3

I need to compare two float values to a certain precision (that is 4 decimal places):

var float1 = 0.0025132741228718345;
var float2 = 0.0025132812393818293;

The two options I see:

Math.floor(float1 * 10000) === Math.floor(float2 * 10000); // 25 === 25

...or:

float1.toFixed(4) === float2.toFixed(4) // "0.0025" === "0.0025"

Since operation will happen 60 times a second and I was asking myself:

  1. which of the options has the higher performance?
  2. is one of the options more widely accepted?
  3. is there a third option?
1
  • 5
    Third option would be abs(float1 - float2)<0.00001. It is widely accepted.
    – Alex
    Apr 10, 2016 at 12:11

3 Answers 3

6
function floor(f1, f2) {
    return Math.floor(f1 * 10000) === Math.floor(f2 * 10000);
}
function toFixed(f1, f2) {
    return f1.toFixed(4) === f2.toFixed(4);
}
function subtract(f1, f2) {
    return Math.abs(f1 - f2) < 0.00001;
}
function test(fn) {
     console.time(fn.name);
     for (let i = 0; i < 1000000; ++i) {
         fn(Math.random(), Math.random());
     }
     console.timeEnd(fn.name);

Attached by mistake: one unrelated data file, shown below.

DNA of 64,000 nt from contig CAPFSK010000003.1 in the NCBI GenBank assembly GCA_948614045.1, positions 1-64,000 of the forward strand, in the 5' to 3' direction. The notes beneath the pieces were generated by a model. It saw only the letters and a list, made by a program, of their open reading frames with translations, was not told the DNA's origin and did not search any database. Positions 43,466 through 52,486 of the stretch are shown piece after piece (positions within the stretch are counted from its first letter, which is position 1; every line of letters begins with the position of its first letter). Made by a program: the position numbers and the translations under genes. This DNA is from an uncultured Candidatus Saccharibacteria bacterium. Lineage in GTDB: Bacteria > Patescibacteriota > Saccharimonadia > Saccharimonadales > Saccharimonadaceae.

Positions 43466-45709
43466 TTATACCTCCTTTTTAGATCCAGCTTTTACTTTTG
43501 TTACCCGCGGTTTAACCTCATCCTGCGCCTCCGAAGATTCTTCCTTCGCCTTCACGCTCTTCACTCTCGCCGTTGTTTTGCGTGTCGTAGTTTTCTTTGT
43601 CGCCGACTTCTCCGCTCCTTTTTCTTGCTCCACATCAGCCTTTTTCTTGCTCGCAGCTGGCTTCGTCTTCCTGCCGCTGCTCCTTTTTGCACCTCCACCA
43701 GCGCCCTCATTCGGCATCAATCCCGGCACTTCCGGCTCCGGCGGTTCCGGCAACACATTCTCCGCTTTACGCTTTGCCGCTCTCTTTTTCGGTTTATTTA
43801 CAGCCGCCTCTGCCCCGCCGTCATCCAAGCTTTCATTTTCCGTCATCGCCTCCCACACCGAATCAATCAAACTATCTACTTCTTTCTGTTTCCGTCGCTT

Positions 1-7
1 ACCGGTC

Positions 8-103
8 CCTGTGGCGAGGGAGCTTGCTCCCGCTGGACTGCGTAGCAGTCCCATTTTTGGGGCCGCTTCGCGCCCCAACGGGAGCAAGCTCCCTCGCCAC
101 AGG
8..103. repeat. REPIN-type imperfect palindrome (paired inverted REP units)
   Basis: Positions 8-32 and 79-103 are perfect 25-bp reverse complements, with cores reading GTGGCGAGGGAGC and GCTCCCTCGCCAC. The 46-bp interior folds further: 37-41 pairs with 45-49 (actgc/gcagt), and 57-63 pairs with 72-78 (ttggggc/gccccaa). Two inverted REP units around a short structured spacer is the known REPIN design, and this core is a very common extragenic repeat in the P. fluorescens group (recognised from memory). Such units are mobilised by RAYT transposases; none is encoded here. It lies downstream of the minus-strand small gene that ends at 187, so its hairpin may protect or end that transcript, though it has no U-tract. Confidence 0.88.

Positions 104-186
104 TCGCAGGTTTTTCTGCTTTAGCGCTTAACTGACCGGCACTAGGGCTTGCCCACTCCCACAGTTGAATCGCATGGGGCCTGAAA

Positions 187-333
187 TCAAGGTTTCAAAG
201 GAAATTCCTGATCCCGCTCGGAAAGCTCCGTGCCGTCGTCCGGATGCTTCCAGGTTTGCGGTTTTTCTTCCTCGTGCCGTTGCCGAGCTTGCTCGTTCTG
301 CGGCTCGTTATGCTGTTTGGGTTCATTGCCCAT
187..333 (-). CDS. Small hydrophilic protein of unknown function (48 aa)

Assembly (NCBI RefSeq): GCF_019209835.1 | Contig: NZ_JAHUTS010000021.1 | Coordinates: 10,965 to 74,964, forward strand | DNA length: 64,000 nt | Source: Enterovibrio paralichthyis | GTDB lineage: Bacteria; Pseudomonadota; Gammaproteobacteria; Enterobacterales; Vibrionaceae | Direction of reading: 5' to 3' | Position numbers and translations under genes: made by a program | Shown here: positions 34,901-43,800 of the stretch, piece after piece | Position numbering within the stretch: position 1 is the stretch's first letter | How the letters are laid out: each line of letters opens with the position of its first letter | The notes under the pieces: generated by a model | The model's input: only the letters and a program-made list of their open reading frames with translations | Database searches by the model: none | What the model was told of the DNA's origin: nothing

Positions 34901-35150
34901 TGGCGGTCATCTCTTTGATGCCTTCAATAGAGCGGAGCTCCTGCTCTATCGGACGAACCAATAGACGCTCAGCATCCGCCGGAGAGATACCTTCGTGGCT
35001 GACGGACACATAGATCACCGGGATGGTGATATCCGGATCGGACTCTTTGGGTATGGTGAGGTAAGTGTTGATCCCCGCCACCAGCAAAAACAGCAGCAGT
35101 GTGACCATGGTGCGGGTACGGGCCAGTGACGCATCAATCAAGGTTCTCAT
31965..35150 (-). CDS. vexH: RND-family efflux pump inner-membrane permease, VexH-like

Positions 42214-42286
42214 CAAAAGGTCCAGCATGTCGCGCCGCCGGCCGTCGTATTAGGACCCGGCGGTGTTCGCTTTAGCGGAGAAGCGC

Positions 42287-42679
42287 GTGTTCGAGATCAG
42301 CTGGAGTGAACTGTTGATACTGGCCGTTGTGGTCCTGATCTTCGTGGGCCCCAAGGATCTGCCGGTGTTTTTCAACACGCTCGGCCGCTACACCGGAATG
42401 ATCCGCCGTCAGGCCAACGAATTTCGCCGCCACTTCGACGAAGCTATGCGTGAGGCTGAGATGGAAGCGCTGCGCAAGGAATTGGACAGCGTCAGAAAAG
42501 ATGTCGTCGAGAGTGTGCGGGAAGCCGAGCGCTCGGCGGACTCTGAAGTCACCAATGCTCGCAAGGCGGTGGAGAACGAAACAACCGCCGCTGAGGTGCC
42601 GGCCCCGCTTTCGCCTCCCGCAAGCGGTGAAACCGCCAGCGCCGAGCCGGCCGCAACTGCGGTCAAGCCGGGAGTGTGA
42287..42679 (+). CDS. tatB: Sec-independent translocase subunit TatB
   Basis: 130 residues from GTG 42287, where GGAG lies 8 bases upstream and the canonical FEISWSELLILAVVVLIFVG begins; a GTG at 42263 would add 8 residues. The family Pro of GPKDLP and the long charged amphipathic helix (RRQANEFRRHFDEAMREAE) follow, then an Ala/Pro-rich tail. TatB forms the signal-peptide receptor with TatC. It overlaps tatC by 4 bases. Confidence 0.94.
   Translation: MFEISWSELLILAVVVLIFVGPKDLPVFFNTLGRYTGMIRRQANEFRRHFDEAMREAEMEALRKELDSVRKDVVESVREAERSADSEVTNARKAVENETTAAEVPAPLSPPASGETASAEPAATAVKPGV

}
for (const fn of [floor, toFixed, subtract]) {
    test(fn);
}

Engine benchmarks

v8 (Chromium-based browsers)

  • floor: 204.911 ms
  • toFixed: 4145.529 ms
  • subtract: 292.390 ms

SpiderMonkey (Firefox-based browsers)

  • floor: 566.81ms
  • toFixed: 683.56ms
  • subtract: 423.76ms

Between the two options that you gave, The Math.floor approach is the faster one.

Might be a wise choice to go for subtract, though.

(Run this benchmark yourself if you don't believe me.)

5
  • Thanks a lot! Why might it be a wise choice to go for substract?
    – kraftwer1
    Apr 10, 2016 at 12:37
  • 1
    Because the results for subtract have the lowest arithmetic mean across the two engines I've tested, in relation to all other implementations (note that floor isn't the fastest on Firefox-based browsers).
    – Chiru
    Apr 10, 2016 at 12:40
  • 1
    @kraftwer1 With floor, 0.00250 is equal to 0.00259 but is not equal to 0.00249, even though 0.00249 is much closer to 0.00250. That's the reason you should probably go with epsilon comparison (reffred to as "subtract" in this answer).
    – Alex
    Apr 10, 2016 at 13:59
  • 1
    (Another typical name for this to research would be "fuzzy equals".)
    – Chiru
    Apr 10, 2016 at 14:14
  • I prefer subtract() too. It is based on the distance of both numbers. The alternatives divide the numbers into classes. So for very near numbers (e.g. difference 1e-10) the result may be FALSE, but difference 1e-6 becomes TRUE.
    – Wiimm
    Jul 6, 2019 at 10:58
4

Fast version:

function FastFloor(f1, f2) {
  return ~~(f1 * 10000) === ~~(f2 * 10000);
}

BenchMark: enter link description here

1
Math.round(142.89 * 100) / 100 // 142.89
Math.floor(142.89 * 100) / 100 // 142.88

it seems the toFixed based on the round function, so better use it instead

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